Ken Haggard, formerly an architecture professor at California Polytechnic, is an architect and principal in the San Luis Sustainability Group. Since the late sixties, Ken has designed more than 200 solar buildings, from homes to large commercial and institutional buildings—as well as the first permitted straw bale building in California. An active member of the American and International Solar Energy Societies, he received the Passive Pioneer Award from ASES in 1999 and was made a fellow of ASES in 2000. His office and home—in Santa Margarita, California—are passive solar, off grid, and straw bale. With David Bainbridge, Ken wrote Passive Solar Architecture: Heating, Cooling, Ventilation, Daylighting and More Using Natural Flows, published by Chelsea Green in 2011.
Q: I live in Canada and am planning on building a new 'green home'. I would like to get some basic information on calculating the orientation and roof overhang dimensions based on the suns location at the different times of year. Can you direct me to an article or publication that outlines the process. Where can I get data on the suns location for my latitude?
A: (Daniel Chiras) You might want to obtain a copy of my newest book: The Solar House: Passive Heating and Cooling . It will help you determine the best orientation for your house and overhang. Page 107 in specific describes how you need to calculate the overhang.
Q: We have a south-facing bi-level ranch in Golden. We have had installed solar thermal for DHW for some 20 years and it works very well. However, our north/west facing side has considerable wind chill, making an upper level bedroom very cold in winter from wind chill. Do you know of anything that can be done to mitigate this?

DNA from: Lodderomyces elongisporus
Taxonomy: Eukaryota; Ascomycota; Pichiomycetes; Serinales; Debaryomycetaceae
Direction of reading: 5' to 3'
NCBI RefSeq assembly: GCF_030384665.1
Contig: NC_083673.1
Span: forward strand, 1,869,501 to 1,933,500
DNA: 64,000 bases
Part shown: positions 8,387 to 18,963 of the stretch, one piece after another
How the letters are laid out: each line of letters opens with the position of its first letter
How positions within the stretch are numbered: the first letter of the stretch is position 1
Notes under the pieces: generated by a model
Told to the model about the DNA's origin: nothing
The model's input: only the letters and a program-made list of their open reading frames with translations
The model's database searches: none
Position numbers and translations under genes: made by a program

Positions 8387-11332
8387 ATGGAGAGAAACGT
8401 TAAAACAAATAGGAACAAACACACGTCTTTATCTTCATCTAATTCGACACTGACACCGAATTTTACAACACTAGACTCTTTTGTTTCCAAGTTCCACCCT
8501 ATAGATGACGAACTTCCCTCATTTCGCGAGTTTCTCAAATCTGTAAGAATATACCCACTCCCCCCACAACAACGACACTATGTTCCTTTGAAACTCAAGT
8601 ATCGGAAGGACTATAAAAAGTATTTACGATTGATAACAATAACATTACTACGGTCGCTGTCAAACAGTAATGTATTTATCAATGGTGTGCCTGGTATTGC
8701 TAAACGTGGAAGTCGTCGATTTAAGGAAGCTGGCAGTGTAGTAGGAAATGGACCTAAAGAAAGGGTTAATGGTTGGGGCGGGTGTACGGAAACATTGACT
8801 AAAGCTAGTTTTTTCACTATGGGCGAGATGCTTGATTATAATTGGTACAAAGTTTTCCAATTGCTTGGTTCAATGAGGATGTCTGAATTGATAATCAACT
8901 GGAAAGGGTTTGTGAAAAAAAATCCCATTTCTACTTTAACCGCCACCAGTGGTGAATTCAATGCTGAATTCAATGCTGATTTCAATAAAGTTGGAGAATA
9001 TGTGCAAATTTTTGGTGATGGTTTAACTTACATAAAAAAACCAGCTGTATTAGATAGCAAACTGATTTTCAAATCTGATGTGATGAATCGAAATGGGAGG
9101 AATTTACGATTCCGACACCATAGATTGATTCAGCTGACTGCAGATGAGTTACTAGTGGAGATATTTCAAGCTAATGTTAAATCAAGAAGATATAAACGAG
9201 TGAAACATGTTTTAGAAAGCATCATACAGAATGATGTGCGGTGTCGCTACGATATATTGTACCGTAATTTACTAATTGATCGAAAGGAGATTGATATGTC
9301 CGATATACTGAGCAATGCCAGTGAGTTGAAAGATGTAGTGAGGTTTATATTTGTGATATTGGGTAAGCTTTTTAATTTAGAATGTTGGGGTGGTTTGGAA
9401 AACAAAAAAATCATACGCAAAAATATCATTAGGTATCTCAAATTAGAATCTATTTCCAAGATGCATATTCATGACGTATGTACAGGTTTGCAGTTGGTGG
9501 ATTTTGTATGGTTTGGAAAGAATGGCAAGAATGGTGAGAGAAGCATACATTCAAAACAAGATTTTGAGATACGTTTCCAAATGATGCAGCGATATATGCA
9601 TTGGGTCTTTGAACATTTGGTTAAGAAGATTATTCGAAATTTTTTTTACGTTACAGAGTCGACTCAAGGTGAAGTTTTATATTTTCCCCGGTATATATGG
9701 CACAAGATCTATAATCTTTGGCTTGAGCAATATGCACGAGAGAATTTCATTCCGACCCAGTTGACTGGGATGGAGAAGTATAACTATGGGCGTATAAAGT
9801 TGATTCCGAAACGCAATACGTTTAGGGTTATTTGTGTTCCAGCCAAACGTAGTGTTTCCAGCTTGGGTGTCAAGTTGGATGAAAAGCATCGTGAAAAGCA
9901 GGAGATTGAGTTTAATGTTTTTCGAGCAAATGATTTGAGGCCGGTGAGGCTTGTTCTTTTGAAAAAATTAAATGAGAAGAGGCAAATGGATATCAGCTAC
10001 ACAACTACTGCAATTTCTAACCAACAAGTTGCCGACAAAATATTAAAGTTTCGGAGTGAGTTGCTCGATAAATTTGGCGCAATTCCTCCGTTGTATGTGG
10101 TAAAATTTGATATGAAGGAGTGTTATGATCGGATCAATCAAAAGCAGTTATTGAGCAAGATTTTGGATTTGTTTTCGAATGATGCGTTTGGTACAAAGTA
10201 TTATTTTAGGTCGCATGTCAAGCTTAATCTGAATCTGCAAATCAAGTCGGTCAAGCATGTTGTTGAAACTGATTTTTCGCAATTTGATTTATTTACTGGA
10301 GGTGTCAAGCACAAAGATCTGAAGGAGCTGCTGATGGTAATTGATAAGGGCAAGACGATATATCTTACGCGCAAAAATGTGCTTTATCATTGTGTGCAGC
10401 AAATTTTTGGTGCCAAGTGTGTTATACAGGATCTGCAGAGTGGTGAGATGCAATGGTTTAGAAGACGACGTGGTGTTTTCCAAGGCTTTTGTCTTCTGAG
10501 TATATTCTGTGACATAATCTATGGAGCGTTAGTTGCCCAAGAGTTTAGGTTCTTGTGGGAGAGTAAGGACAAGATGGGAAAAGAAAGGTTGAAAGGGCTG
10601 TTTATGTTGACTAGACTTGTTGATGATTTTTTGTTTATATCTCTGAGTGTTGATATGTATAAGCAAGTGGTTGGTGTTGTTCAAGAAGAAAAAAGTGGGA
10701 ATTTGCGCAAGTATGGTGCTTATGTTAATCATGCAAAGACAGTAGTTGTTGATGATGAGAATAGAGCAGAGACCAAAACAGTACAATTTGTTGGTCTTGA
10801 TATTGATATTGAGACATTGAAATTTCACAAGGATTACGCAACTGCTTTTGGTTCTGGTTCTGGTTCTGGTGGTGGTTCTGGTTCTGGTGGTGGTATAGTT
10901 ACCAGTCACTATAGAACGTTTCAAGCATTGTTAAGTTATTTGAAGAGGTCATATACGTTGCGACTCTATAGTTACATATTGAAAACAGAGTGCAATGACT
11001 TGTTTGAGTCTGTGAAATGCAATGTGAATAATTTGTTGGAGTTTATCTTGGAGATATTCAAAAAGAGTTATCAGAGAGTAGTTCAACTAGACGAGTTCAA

A: (Kelly) Dealing with the cold coming in from that side would best be addressed by minimizing any cracks or places of air infiltration, placing insulating curtains on any windows, and possibly increasing the insulation (preferably on the exterior) on the walls and ceiling of that area.
Q: Do you have written instructions on your website on how to make the roller shades?
A: (Daniel Chiras) No, I don't have instructions for this up on my website. Basically, it just takes 3 pulleys and a bunch of rope that loops on both sides of the shade from the back at the top, down and around the tube that the shade is attached to at the bottom, and then back up the front of the shade and through the pulleys mounted at the top of the shade near where the cord is attached on the back. The reason you need a third pulley is so that you can direct both of the cords off to one side (the cord from the far side gets put through the third pulley attached next to the the one on the other side.) Then the two cords are tied together so that they hold the shade partially rolled up and make it easy to just pull the cords together to roll up the shade...like magic!